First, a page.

Recently, however, the concept of communication has entered this domain, causing the fields of consumer electronics and communications to become integrated. This has seen the interactive connection of various types of consumer audio-visual (AV) devices that use networks for sharing and transmitting data (content). Products making possible AV over networks have been called home information appliances or personal information appliances. This communication is not simply a matter of cable or wireless communication, but also involves integrated circuit (IC) memory chips, or memory cards. These memory cards serve as bridges that connect devices, because they can be used, for example, to transfer images from a digital camera to a computer or printer.

These new digital home electronic devices require integrated technologies. For a start, the experience and technologies of appliance manufacturers, who are familiar with consumer tastes, must be married with information processing and communication technologies.

Consumer products come with a wide range of stringent requirements. For example, they must be small, light, energy-efficient, high-performance, noise-resistant, well designed and recyclable. Moreover, they are greatly influenced by fashion. The market life of such products is relatively short. By necessity, therefore, planning and development lead-
times have become much shorter, and production capacity has expanded. Small-lot production is adequate for products made to order or for a select market of enthusiasts. Once a product becomes popular and its manufacturer wants to obtain a certain market share, however, production must be large enough to penetrate the market in a short period of time. For example, to place several new products in 50,000 stores located throughout Japan, a manufacturer has to make more than 200,000 units. And they must be made within several weeks. On the other side of the coin, if a product fails to sell well, not only do manufacturers have to cancel production, but they are also left with piles of unsold stock.

Electronic components such as LSIs, switches and condensers, which lie at the core of digital home appliances, require short development periods together with capacity and stability of supply. Product lineup is also an important factor for makers of system large-scale integrated circuits (LSIs), which are mounted with processor cores that handle the image, audio and communication processing functions. Mass-produced LSIs, which can be used in a wide spectrum of electronics, from regular to high-end products, have a particular advantage because manufacturers want to use common application software.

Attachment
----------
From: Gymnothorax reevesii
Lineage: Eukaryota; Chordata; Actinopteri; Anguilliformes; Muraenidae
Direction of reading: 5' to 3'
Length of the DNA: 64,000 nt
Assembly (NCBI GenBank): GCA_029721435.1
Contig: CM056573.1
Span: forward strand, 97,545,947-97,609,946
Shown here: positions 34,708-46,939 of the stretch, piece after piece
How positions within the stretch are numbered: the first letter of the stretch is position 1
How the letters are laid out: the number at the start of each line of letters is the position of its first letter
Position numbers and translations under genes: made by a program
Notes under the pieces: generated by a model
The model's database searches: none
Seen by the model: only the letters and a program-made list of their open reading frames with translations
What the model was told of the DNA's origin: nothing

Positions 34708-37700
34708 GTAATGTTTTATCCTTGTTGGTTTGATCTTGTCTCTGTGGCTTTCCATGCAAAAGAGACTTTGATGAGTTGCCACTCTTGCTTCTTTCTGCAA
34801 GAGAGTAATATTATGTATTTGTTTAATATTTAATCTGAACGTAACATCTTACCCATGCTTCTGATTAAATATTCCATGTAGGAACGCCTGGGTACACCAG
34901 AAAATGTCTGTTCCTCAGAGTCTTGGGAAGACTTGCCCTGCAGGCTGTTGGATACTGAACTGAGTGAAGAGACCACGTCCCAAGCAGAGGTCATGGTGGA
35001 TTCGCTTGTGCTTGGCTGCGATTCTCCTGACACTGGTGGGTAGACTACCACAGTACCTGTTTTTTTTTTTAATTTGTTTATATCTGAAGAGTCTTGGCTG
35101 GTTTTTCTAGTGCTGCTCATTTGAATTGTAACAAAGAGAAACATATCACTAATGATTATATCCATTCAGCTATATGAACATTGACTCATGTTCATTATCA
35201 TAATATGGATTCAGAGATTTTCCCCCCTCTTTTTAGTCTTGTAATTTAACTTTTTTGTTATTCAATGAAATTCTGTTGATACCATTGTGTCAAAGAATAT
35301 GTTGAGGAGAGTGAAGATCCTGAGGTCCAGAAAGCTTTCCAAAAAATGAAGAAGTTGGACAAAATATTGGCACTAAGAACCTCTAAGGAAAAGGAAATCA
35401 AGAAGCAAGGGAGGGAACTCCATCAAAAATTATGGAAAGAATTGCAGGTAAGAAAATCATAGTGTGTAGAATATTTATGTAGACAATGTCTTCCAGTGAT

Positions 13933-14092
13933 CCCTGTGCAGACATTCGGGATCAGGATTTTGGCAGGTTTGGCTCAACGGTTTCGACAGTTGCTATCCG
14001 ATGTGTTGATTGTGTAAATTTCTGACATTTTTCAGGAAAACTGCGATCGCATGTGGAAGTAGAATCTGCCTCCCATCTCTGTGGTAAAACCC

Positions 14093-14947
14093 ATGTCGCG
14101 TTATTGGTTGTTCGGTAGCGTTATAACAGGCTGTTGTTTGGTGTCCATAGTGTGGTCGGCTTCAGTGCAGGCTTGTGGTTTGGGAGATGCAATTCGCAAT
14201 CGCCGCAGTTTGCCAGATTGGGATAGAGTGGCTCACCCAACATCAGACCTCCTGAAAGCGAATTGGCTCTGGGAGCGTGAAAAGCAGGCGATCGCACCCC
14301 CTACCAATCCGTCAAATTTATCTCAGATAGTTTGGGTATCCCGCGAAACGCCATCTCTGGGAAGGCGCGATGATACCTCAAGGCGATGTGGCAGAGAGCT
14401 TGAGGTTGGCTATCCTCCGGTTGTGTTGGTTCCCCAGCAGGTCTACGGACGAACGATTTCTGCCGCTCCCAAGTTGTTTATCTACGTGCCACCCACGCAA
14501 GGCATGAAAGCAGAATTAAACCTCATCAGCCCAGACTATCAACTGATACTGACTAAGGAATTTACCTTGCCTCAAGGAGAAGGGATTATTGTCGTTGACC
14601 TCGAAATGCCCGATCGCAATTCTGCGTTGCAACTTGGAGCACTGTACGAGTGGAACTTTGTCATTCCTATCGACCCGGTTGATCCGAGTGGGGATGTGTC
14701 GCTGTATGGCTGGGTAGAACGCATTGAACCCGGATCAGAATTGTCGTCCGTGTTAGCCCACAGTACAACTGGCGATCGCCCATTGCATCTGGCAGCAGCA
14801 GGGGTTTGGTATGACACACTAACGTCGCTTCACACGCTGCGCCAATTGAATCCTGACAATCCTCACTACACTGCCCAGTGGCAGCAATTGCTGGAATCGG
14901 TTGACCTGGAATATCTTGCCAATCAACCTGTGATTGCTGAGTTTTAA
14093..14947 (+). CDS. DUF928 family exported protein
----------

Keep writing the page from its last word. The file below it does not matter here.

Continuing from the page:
Software and communication protocols are incorporated into system LSIs. Today, the same hardware (LSI) is used wherever possible, and differences in application and function are handled by software. This is to facilitate mass production of LSIs and permit shorter development time in accordance with program changes. With recent LSIs, it is possible to isolate the power supply within individual circuit blocks. This has been done so as to not affect yield ratios, even if seemingly unnecessary circuits have been integrated. These LSIs, which have common substrates, are called platforms. Of course, developing such LSIs requires advanced hardware and software technological capabilities.

Conventional manufacturers of general electronics products are well-placed to be able to realize this integration of technologies because they have all the necessary ingredients, from materials to parts, assembly and testing facilities, application software and markets. However, not many of these manufacturers are still around today.